There isn’t a lot of work work for Wadewwitz when it comes to Shrek. The songs are fun — fun for the actors to perform, fun to listen to — and from a technical standpoint, doesn’t rank as one of the more difficult shows Wadewitz has tackled. There have been a few of those. “Hands down, any Sondheim show is going to be at the top of the list of difficult musicals,” Wadewitz says. “So much of the time, what the actor is singing has nothing to do with the accompaniment. If the accompaniment doesn’t have some sort of melody line somewhere and is continually counterpoint to what you’re singing, it’s easy to get lost. Then he also gets very rhythmic. It can be extremely difficult, because often it’s never the same thing twice.”

And then there are some shows that seem “fun,” and turn out to be more of a challenge. The Civic Theater did 9 to 5 last year… “It’s deceptive, because when you listen to the recording, you think ‘oh this sounds like so much fun’,” Wadewitz laughs. “But when you get down to it, you are working with a chorus who has to sing 10-part harmony, very rhythmically, and then it’s country or pop on top of it. I could have used two more weeks of rehearsal. Luckily, I went into it knowing it was deceptively hard. I talked to Doug King at Beef N’ Boards, who had done the show recently, and warned me about that one.”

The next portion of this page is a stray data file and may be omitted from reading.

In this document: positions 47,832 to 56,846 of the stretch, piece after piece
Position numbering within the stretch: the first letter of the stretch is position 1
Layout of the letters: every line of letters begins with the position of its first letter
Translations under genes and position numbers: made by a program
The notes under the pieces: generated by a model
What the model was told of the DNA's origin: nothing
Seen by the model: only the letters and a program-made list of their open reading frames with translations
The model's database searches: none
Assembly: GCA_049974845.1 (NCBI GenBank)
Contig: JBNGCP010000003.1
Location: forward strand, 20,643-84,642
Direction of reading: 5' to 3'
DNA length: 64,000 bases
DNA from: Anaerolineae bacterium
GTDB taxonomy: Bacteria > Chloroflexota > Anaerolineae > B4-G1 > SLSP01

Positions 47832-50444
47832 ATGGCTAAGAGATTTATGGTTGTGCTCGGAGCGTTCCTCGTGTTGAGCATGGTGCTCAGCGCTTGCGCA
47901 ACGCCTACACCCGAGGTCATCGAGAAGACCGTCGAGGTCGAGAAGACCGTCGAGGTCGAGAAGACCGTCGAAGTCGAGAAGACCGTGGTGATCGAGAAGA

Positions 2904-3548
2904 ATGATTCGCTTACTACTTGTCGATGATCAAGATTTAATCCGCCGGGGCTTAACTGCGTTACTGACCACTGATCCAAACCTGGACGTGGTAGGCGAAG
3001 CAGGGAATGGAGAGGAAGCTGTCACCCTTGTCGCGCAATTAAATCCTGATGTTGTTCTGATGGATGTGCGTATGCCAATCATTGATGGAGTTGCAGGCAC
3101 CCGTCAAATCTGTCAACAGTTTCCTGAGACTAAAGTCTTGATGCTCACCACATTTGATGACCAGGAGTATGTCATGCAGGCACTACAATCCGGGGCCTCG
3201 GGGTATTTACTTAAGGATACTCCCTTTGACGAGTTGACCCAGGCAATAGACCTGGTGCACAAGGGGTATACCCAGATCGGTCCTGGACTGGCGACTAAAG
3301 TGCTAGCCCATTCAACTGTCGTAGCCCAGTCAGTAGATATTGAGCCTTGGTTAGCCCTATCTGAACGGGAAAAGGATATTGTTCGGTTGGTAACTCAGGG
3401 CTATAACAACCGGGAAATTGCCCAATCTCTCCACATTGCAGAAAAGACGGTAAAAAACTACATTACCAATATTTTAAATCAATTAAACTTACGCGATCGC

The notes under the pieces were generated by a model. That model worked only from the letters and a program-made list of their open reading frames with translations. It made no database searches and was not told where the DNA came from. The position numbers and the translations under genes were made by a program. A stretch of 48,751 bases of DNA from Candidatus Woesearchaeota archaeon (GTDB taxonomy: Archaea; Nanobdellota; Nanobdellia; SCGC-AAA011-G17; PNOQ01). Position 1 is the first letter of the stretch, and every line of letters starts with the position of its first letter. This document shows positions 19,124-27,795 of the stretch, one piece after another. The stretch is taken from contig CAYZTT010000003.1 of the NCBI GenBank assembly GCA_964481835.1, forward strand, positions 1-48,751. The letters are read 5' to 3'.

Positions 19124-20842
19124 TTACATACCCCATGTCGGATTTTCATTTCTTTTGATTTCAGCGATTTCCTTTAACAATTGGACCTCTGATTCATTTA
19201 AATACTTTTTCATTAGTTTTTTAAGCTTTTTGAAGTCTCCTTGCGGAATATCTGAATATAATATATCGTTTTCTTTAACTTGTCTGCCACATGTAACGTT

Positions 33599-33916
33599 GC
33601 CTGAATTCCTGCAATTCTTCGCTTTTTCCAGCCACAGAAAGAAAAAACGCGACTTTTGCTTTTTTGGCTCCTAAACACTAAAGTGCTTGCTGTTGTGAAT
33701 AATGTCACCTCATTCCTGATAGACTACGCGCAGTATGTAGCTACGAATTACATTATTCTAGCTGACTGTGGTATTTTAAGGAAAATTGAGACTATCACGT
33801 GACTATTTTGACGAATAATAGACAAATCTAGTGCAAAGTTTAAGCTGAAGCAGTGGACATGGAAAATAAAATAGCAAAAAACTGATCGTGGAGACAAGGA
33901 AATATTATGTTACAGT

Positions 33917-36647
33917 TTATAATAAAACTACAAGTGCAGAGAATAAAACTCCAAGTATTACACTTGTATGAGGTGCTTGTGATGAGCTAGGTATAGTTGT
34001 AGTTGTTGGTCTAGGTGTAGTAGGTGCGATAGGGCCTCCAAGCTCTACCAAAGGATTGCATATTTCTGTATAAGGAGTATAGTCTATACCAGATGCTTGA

Of course, after 20 or so years working on Fort Wayne Civic Theater musicals in some capacity, Wadewitz has a handful of shows that, given a choice, she’d rather not visit again. “If I never do Hello Dolly again, I’ll be the happiest person ever,” she laughs, adding that she thinks she’s done the show three times. “The part of Dolly is written for a mezzo soprano, but it was made famous by Carol Channing, and the show’s producers accommodated her by letting her sing everything an octave or two lower than it’s written. So everyone assumes Dolly sings that low range, and no one can sing that low.”

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The Fort Wayne Civic Theatre presents Shrek the Musical
Arts United Center
303 East Main Street
Saturdays, November 8 at 2 PM and 8 PM; November 15 at 8 PM; and November 22 at 8 PM
Sundays, November 9, 16 and 23 at 2 PM
Fridays, November 14 and 21 at 8 PM
Tickets: $29/adults; $17/age 23 and under; $24/Sunday senior matinees

Box Office: (260) 424.5220 or online: fwcivic.org